Chris Boon from City College Norwich shared his experience of managed hosting. The advantages (fast, robust, up-to-date, headache free, responsive, better user experience) far outweigh the disadvantages. These disadvantage being loss of direct database access – which in most cases, forces best practice but can prevent customisations from working.

What UCA can learn from this – as we are due to move to managed hosting this summer – is to avoid the Webservices API used for SIS middleware, and use REST APIs instead.


Online Assessment – a marriage between Registry and Faculty


Durham Blackboard User Conference on Assessment and Feedback provided an opportunity to disseminate the work I and fellow Learning Technologist Tony Reeves have done to move the University for the Creative Arts towards a fully online assessment process. My conference paper ‘Online Assessment – a marriage between Registry and Faculty’ unpacks why UCA took the decision to give Registry responsibility for setting up all online submissions and assessment forms via Turnitin, and myself and Tony acted as broker to facilitate such a marriage.

what students say about assessment feedback

The mantra for such change in practice embodied parity for student learning and experience across all courses in the use of Turnitin, leaving administration and process to Registry – sparing Faculty the pain.

Grades journey via Turnitin

View the presentation:Online Assessment – a marriage between Registry and Faculty


Sector spotlight on the Blackboard Mobile Apps – Bb Student and Mobile Learn

The Durham Blackboard User Conference 2017 was themed around Assessment and Feedback. However for me, discussions about the student mobile experience stole the limelight.

Mobile Learn screens (left) Bb Student screen (right)

Mobile User Symposium

The pre conference workshop manifested into a mobile user group symposium of which was the conference highlight. This group was made up of 35 delegates from over 30 HEIs and each voiced how their institution was delivering a mobile experience to their students. Unsurprisingly not one institution had a mobile strategy in place and this was understandable considering the pace technology moves.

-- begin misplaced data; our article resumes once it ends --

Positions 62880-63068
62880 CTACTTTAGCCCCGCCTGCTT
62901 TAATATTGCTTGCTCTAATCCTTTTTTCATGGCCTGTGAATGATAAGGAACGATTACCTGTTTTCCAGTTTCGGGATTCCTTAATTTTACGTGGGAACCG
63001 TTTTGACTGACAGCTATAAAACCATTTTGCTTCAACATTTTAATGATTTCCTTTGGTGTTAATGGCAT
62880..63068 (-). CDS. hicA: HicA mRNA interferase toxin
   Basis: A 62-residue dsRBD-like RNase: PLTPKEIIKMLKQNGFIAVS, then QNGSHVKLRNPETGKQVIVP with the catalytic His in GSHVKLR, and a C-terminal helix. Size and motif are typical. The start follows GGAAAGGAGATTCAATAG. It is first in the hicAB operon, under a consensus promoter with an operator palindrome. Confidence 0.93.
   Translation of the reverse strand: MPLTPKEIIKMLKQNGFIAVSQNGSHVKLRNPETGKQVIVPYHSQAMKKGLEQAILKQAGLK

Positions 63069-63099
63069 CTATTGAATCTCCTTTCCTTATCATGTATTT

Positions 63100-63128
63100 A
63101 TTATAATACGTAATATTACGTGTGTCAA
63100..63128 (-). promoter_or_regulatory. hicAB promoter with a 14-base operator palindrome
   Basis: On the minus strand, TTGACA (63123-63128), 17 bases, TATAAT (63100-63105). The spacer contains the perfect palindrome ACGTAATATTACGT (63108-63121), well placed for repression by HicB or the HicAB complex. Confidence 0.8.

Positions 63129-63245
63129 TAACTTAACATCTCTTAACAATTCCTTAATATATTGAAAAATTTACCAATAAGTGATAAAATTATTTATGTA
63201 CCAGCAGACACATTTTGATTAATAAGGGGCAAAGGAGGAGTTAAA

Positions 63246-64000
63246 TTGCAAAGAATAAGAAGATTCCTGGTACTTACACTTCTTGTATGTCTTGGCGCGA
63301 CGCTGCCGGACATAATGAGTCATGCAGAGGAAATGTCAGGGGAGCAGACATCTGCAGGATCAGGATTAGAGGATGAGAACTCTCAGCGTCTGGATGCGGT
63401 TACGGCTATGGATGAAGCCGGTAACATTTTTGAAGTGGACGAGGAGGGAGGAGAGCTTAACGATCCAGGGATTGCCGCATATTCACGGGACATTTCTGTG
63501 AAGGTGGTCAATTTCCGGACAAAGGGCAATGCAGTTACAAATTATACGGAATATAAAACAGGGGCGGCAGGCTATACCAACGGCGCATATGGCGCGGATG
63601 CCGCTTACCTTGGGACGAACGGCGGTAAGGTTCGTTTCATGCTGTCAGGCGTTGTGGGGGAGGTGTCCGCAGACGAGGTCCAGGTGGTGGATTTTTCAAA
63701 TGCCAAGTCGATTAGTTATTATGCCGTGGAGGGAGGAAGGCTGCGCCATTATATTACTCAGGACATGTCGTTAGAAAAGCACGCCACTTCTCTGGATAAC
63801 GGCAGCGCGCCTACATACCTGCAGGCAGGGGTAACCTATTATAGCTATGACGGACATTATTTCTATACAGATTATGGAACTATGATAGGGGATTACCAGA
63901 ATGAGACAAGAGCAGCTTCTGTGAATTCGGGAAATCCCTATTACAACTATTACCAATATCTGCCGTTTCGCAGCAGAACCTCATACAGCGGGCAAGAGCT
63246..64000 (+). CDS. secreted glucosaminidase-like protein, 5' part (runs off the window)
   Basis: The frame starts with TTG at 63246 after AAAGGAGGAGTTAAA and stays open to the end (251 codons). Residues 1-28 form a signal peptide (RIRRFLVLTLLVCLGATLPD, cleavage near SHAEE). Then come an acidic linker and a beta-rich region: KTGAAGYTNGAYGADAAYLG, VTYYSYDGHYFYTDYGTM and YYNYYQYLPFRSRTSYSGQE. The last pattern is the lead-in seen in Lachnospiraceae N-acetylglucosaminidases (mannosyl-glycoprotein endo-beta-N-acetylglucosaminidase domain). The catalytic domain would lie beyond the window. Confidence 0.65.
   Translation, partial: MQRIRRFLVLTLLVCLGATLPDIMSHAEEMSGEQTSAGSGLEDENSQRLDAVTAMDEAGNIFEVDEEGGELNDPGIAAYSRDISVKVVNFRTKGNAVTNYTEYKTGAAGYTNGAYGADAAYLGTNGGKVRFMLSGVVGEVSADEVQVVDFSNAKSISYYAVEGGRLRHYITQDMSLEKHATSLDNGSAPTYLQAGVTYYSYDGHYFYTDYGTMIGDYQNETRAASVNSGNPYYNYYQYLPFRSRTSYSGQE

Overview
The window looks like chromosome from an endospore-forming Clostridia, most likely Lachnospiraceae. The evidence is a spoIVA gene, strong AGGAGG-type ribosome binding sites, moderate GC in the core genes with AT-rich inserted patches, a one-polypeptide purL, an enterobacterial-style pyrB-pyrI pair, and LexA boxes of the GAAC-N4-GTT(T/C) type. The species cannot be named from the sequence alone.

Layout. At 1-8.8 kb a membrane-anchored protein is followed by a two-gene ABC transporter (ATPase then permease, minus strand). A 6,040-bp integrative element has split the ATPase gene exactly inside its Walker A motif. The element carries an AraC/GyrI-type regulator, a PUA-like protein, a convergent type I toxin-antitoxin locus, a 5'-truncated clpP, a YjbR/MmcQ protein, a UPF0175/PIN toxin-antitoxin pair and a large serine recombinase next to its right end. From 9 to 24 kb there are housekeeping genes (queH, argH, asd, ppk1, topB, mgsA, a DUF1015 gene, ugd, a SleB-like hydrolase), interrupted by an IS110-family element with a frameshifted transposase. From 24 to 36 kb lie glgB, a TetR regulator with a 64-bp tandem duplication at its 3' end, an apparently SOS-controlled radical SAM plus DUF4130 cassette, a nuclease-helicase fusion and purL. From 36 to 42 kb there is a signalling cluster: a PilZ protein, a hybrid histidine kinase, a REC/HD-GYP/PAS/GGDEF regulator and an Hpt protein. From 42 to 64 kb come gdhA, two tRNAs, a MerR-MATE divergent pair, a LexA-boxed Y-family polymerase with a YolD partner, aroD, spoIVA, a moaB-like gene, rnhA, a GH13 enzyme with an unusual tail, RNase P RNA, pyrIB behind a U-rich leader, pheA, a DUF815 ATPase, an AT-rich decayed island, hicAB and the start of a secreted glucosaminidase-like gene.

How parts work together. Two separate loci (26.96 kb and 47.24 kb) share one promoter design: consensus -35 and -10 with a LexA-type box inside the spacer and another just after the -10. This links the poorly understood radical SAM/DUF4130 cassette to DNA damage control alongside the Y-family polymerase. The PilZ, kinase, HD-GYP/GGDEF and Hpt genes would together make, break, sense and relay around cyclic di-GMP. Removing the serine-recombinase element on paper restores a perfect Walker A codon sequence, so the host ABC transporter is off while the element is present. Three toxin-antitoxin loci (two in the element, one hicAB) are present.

Mobile Symposium – user stories revealed

What did come to light from each delegate were Blackboard’s two different mobile apps and how this is causing some confusion in deciding which to employ and promote to students. Mobile Learn (pictured above on the left) is the older of the two and displays much of what Blackboard Learn (desktop) delivers whereas Bb Student (pictured right) delivers only a fraction of the contact and is mainly geared around working with Blackboard’s own core tools, such as Marks, Due Dates, Announcements, Grade Centre and course content. Bb Student does not display module pages*, Turnitin assignments or Campus Pack objects (blogs, journals, eportfolios and wikis). Therefore, UCA would not be deploying the Blackboard Bb Student app (although visually more attractive) at this stage. Blackboard would need to build in more integration for third party tools to consider adoption. The notion of putting all eggs in one basket (using all of Blackboard’s tools) builds a model reliant on one provider and this would alienate many of our current users who value a range of technologies and providers – many of which are cloud-based and use open source.

Mobile Symposium – minutes

* UCA are currently heavily dependant on module pages to host library content including subject specific resources

Conference workshop tackling first year student engagement with learning technologies and the VLE

Delivered at The 16th Durham Blackboard User’s Conference – Jan 2016 themed ‘Learning from Failure’

I devised this workshop to sound out TEL folk across the sector on what they might want for their 1st year student experience and explore ways in which institutions prepare learners for study. This is based on the fact that it is a misconception that learners arrive at university with the ability to discern and select ‘appropriate’ learning tools.

Content given before group task

Split into three groups, 18 hardy colleagues from UK HEIs contributed by participating in the following tasks:

Task 1 – The Learner’s PLE 
Design a PLE (personal learning environment) that enhances a new student’s learning experience at university. The group may elect a specific subject area the student has chosen to study.

Task 2 – TEL Manifesto
Draft up an institutional TEL Manifesto intended for new students that enhances learning and enriches their online user experience.

The workshop was a mix of lively discussion and resolve. Groups had 20 minutes to work on both tasks and a further 5 minutes to share their findings. Overall outcomes demonstrated that educators need to be more proactive and prescriptive in advising learners what tools/apps they should use to enhance learning. Along with a learners’ preference of tools, alternatively known as their personal learning environment (PLE), the workshop explored what principals and guidance institutions give to new students to enhance learning and enrich their online user experience. Workshop participants worked in groups to tackle both these questions; outcomes can be viewed on the Padlet links below.